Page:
Don't miss a moment from Paris-Roubaix and Unbound Gravel, to the Giro d’Italia, Tour de France, Vuelta a España, and everything in between when you join Outside+.
MADRID (VN) — Chris Horner just won the Vuelta a España, but he still doesn’t have a contract for 2014.
With RadioShack-Leopard transforming into Trek for 2014, it’s likely that Horner would stay with the team. Yet team manager Luca Guercilena told VeloNews on Saturday there was no deal yet with Horner.
Horner also confirmed that he still has not penned a deal for next season, but he doesn’t seem too worried about it. At least not right now.
“I like this team [RadioShack], I am comfortable here. If the team wants to go in another direction, then we’ll see,” Horner said Sunday. “I am talking with all ProTour teams.”
The 41-year-old is looking for a two-year deal to be a leader with a major team. His Vuelta victory confirmed he can win big races, but teams would likely be hesitant to offer more than a one-year deal to a rider at his age, no matter how good he might be.
“The problem is my age. If I was 20, it would be very different, 50 different teams would be offering me a job,” Horner said.
There were reports in the Spanish media over the weekend that Horner is bound for the new Spanish super team funded by Formula One driver Fernando Alonso.
Alonso’s arrival to save Euskaltel-Euskadi has created a stir within Spain, and one newspaper reported that Horner is among 16 new riders that will join the team for 2014.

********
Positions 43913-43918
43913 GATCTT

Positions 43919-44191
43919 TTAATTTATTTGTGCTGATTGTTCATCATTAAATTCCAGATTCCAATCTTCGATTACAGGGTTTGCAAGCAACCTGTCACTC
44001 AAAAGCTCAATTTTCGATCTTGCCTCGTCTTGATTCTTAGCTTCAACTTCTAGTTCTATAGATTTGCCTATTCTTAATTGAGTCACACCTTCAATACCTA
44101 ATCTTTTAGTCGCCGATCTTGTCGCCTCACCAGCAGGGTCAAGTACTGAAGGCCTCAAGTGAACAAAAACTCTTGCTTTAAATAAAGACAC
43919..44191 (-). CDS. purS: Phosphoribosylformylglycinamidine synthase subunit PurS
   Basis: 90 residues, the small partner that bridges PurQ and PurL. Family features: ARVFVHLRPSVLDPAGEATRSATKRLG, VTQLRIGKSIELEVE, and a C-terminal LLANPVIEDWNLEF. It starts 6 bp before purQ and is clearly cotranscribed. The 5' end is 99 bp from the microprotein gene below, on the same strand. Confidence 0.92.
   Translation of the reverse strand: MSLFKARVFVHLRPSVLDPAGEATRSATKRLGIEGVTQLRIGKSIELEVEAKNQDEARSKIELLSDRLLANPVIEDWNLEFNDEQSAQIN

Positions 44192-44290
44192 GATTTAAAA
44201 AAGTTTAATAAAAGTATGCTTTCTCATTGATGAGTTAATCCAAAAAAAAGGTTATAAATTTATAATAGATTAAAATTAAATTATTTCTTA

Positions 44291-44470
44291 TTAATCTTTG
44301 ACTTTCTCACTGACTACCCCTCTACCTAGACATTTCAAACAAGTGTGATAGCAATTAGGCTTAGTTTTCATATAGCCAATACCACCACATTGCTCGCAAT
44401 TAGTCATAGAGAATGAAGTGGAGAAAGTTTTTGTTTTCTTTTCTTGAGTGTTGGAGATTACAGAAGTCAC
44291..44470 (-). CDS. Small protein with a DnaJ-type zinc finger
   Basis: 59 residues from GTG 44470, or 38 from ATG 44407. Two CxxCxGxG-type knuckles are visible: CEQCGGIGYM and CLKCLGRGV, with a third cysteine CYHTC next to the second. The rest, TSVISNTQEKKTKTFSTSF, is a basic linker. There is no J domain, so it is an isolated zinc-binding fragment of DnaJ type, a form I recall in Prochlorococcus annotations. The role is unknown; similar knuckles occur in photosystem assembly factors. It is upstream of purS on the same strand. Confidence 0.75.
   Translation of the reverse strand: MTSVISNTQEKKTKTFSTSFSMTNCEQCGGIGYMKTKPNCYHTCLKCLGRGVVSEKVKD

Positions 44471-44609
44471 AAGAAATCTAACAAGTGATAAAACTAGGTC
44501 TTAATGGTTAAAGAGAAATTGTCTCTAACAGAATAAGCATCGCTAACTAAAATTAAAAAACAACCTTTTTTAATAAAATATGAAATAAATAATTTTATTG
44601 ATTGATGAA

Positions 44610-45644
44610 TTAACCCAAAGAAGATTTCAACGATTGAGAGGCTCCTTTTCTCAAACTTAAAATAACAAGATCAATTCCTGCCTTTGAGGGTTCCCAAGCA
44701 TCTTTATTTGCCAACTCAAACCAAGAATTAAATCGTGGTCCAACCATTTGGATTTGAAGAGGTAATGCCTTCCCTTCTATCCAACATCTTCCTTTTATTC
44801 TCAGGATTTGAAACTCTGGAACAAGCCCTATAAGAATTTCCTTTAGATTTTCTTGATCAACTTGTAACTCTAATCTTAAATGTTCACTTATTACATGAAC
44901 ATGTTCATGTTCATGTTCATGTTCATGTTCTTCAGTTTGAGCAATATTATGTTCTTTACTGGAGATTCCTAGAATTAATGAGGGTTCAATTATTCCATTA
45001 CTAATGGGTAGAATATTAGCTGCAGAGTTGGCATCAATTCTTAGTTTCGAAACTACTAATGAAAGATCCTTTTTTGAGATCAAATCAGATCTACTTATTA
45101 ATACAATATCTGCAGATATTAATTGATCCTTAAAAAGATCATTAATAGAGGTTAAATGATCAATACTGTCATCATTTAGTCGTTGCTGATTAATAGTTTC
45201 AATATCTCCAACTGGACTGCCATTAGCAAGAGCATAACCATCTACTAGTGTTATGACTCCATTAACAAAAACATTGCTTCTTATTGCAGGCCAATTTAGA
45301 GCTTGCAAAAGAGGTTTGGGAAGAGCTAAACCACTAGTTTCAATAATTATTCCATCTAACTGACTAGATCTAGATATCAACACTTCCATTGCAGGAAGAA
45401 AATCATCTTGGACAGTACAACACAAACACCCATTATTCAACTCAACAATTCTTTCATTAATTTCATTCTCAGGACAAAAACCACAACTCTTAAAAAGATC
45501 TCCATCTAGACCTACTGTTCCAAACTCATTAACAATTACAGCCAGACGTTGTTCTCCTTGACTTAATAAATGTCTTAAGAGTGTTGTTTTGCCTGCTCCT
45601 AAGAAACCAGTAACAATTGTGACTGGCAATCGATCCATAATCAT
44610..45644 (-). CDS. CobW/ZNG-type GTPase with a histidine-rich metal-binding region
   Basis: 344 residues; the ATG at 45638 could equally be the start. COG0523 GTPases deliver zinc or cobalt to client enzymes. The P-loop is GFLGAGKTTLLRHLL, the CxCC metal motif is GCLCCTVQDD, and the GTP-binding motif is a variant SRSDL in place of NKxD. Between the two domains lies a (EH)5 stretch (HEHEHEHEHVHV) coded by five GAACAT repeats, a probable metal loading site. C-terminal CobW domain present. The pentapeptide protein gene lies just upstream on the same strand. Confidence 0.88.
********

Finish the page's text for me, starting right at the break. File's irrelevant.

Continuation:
Horner certainly won’t come cheap, and with an asking price of around $1 million per season, there are not many teams out there right now with available budget to sign such a big contract so late in the game.
Many riders are scrambling to find contracts, making it a “buyer’s market” for teams looking for talent on the cheap.
Tyler Farrar, the star sprinter on Garmin-Sharp who was second in Sunday’s final stage, told VeloNews three days ago he still did not have a contract for 2014, admitting that he was “stressed” about finding a ride for next year. Officials from Vacansoleil-DCM, which is closing at the end of this season, told VeloNews on Saturday only half of its riders have found rides for next season.
Horner said he has no intention of riding into the sunset.
“How long will I continue racing? I have no idea. At least two or three years would be good,” Horner said. “If my legs are still turning the same way, I will continue.”
You get the feeling if Horner had his way, he’d race until he’s 50.